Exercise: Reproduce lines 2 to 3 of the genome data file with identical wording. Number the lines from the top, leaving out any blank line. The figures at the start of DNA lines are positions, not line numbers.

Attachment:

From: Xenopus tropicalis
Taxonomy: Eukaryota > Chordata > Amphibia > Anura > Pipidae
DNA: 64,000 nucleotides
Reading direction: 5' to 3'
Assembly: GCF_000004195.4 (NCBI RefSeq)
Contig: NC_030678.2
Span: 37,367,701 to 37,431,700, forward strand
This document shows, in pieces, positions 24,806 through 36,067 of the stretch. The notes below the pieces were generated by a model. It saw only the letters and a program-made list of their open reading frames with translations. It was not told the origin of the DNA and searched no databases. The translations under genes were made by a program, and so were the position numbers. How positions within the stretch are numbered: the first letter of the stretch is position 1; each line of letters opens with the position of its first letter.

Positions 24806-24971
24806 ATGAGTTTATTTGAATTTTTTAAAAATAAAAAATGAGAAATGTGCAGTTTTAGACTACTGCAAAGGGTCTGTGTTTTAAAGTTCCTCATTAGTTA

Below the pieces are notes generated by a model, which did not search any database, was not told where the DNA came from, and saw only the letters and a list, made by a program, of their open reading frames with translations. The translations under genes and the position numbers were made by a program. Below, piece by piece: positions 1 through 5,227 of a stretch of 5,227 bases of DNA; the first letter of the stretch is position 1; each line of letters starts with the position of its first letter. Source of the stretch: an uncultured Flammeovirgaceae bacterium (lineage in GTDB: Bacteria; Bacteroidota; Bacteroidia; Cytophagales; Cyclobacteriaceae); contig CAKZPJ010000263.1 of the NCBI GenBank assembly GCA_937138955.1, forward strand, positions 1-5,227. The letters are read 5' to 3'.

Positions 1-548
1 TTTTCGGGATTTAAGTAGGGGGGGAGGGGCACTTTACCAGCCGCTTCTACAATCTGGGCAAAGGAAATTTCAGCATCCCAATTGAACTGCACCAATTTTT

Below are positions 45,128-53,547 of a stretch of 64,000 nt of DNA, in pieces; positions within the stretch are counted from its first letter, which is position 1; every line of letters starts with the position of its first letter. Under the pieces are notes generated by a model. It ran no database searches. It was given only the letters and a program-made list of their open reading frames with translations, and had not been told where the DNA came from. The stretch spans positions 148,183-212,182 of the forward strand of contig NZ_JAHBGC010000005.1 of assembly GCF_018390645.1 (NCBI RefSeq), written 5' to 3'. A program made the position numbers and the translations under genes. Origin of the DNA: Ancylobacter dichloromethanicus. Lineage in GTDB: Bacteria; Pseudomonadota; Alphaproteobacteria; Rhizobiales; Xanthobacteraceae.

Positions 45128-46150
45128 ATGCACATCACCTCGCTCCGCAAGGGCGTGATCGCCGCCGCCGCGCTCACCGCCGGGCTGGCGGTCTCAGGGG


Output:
Taxonomy: Eukaryota > Chordata > Amphibia > Anura > Pipidae
DNA: 64,000 nucleotides